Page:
We are sorry but we are currently not accepting any more orders online. Please contact us at contact@ultra26sports.com for questions or comments.
We greatly appreciate your interest and your support, and we wish you the very best in your training and competition! #FeedYourStrong!
We are sorry but we are currently not accepting any more orders online. Please contact us at contact@ultra26sports.com for questions or comments. We greatly appreciate your interest and your support, and we wish you the very best in your training and competition! #FeedYourStrong!
Satisfaction Guaranteed Badge
Protein

Protein

There is no more effective buzzword from a marketing standpoint than to boast how much protein your product contains. Because the more protein you take, the bigger and stronger your muscles get, right? Again, WRONG!

Endurance athletes certainly have higher protein needs than sedentary individuals. But assuming you maintain a reasonable daily diet, you should still receive more than enough protein to meet your energy and muscle building needs, and special supplementation should not be necessary (1, 2, 3). You will just be making expensive urine.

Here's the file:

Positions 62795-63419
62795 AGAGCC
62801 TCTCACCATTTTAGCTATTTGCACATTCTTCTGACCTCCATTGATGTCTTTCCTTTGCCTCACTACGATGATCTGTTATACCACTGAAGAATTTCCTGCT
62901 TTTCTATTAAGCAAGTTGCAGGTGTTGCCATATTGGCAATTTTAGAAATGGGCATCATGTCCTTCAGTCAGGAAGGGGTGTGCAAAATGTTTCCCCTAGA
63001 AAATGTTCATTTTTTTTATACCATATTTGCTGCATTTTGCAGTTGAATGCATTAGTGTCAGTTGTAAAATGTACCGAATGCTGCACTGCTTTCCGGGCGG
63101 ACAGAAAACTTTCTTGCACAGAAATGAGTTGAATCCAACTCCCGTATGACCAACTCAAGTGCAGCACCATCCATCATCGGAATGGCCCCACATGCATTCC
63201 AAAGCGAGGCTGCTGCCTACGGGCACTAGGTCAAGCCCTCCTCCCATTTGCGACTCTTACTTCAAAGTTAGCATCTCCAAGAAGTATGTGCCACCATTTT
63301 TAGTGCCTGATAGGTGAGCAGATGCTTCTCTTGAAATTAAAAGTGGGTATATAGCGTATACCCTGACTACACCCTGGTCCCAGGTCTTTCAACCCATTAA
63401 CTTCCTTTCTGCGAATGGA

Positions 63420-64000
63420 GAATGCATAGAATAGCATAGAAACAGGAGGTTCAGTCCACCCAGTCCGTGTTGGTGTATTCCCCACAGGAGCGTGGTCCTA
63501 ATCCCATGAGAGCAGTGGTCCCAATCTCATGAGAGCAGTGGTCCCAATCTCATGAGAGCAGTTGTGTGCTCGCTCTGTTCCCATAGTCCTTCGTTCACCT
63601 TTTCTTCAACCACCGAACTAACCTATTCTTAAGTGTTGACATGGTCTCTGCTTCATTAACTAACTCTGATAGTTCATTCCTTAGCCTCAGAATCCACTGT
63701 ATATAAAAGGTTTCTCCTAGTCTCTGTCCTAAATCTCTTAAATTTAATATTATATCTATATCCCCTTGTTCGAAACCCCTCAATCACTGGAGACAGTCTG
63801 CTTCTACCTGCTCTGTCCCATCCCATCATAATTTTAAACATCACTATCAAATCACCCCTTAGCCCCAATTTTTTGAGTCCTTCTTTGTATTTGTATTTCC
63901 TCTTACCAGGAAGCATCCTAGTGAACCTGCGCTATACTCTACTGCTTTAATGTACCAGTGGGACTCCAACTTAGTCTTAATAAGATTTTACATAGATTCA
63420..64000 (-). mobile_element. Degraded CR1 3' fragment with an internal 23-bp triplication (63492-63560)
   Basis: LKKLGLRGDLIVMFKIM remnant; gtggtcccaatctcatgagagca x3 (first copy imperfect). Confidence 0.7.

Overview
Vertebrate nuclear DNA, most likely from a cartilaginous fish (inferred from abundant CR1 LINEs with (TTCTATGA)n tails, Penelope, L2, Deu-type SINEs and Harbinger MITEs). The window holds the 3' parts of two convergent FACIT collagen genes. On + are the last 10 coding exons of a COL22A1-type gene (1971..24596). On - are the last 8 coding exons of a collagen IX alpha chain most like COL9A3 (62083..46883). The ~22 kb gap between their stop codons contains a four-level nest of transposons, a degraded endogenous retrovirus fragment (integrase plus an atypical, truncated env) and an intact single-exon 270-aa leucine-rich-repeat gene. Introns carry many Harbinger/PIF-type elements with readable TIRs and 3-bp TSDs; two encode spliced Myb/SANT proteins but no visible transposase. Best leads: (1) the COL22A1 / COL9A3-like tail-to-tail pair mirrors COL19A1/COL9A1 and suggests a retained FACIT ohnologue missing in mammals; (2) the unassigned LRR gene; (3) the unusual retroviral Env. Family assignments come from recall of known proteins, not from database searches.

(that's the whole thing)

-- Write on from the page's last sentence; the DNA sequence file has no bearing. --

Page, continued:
For moderate-intensity endurance athletes, a total daily dose of 1.2-1.4 grams per kilogram per day (approximately 80-100 grams per day for someone weighing 70 kilograms or 150 pounds) should be sufficient based on current research (1, 2, 3, 4). This is assuming, of course, adequate energy intake in your daily diet. But even among elite athletes, research has shown that the needs do not go beyond 1.6 grams per kilogram per day (3, 4). A typical endurance athlete’s diet contains approximately 1.8 grams per kilogram per day for males and 1.2 grams per kilogram per day for females (2). In other words, as long as you are taking in a reasonable diet, you should be fine as far as protein intake goes.

Does that mean there is no role at all for additional supplementation? Not so fast. Branched chain amino acids (leucine, isoleucine and valine), or BCAAs, have been shown to reduce central fatigue during endurance competition (5, 17). Central fatigue, as opposed to peripheral fatigue, is that sense of exhaustion you feel in your mind as competition wears on, despite your muscles feeling like they can still give much more.